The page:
Freelancing offers many advantages. As Skill Value notes, you can set your own hours and choose who you work with. As your freelance career grows, you might consider making the move to becoming a small business owner.
This can bring added benefits, like tax breaks. While the thought of transforming your freelance gig into a legit business might seem daunting, there are many resources available to help.
You need to focus on everything from useful technology to website design guidance. This guide explains how to go from freelancer to business owner.
1: Establish your business as an official legal entity
Establish your business as an officially recognized legal entity to formally make the move from freelancer to business owner. ZenBusiness suggests a limited liability company or LLC as one option.
This will help to distinguish you as a person from your business, protecting you from potential liability issues. State regulations surrounding LLC vary, so research your local requirements before proceeding.
Once you have a formal business entity in place, it will be easier to open a business bank account. Bank of America explains that this makes it easier to separate your personal and business finances.
1: Choose a name and define your brand
When you register your official business, you will have to designate a name for it. Choose this carefully. You want a name that is distinct from other business names and that reflects your products and services. This is also an opportunity to start thinking about your brand.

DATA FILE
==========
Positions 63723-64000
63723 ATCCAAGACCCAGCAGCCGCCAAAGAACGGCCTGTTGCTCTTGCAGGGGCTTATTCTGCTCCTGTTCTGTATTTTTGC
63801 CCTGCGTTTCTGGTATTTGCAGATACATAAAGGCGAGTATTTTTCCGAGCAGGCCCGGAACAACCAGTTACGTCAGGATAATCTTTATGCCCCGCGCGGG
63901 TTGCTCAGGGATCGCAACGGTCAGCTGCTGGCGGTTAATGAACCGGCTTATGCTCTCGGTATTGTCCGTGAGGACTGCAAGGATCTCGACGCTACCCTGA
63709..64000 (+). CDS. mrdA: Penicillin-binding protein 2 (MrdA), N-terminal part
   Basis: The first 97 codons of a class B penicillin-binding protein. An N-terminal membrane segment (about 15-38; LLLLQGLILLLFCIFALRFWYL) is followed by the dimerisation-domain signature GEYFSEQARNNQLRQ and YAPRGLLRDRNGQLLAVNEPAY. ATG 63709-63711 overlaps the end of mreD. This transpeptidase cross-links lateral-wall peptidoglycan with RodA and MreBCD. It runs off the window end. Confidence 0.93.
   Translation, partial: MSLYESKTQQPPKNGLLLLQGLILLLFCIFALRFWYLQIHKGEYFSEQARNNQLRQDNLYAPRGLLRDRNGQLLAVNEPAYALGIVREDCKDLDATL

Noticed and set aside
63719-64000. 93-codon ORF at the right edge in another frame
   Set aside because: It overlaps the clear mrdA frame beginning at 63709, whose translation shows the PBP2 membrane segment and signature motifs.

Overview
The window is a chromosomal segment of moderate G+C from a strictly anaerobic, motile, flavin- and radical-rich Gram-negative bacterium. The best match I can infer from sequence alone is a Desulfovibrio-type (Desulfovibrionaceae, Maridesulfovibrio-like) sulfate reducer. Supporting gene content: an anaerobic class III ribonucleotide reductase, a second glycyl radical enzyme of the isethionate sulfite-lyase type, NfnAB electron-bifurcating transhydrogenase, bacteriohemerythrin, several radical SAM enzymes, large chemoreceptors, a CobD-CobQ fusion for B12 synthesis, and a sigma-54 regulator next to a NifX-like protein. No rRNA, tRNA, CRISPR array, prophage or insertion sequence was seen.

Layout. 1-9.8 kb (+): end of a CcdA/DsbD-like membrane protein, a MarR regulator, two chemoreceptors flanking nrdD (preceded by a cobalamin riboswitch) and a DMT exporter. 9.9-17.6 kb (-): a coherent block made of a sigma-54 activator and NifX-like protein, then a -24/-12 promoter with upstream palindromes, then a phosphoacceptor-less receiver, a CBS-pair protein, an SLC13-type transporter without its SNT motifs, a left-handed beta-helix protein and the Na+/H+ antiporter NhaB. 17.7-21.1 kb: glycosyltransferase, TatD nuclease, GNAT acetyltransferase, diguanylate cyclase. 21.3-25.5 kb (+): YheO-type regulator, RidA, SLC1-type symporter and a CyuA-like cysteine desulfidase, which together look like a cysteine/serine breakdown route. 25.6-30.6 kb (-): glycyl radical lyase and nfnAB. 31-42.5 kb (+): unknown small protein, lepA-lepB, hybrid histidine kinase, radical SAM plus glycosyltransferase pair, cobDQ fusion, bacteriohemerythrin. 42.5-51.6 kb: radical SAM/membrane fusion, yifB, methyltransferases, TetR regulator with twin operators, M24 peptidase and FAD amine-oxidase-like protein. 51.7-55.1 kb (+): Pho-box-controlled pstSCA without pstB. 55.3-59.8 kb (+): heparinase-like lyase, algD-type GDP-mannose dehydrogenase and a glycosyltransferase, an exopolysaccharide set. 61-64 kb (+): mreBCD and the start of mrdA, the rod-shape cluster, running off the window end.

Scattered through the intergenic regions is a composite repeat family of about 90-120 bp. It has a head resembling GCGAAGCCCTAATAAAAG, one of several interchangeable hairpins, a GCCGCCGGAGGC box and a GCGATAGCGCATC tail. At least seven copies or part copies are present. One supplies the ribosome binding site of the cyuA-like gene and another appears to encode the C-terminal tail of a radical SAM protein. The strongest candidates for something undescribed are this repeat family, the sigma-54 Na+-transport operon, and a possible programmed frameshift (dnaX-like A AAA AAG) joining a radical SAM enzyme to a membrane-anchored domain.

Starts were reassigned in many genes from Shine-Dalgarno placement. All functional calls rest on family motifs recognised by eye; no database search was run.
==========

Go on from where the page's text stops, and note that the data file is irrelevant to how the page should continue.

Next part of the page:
As Branding Mag explains, this is all about making your business more identifiable and memorable to clients. Your brand will inform details like logo, website appearance, and social media and website content.
3: Set up your business’s digital presence
As a freelancer, you may have worked for a handful of clients. As a small business owner, you will likely want to grow operations and get more clients of your own. A digital presence can help you do this.
Start with your website. This article explains what must-have features you need for a local business website. Then, move on to social media. Opt In Monster highlights the best social media platforms for business purposes, including Twitter, LinkedIn, and Instagram.
4: Look for ways to raise your business profile
As mentioned, once you’ve established your freelance operations as a legitimate business entity, you will likely want to scale up. This requires attracting more clients.
American Express provides tips on how to get new customers, from building partnerships with other brands to trying direct response marketing. If you don’t have the necessary advertising and marketing expertise, trust external pros for help.
According to BigCommerce, marketing is one of the most worthwhile tasks a small business can outsource.
5: Try new technology to streamline your burgeoning business operations
When you’re going it solo as a freelancer, you don’t need much in the way of fancy project management software. As you start to grow your business and outsource tasks — or, later, bring on employees of your own — you may want to invest in some tools to streamline operations and simplify collaboration.
Project management tools like Asana allow you to assign tasks and track project progress, for instance. Check out this Tech Tip Trick guide to useful technology for entrepreneurs, from Slack to Evernote.
Making the shift from freelancer to a full-fledged entrepreneur with a business of your own may be intimidating. Don’t stress! You’ve already succeeded as a self-employed individual — that’s half the battle.
Now, you are simply taking care of some formalities that will allow you to scale up your business for even greater success.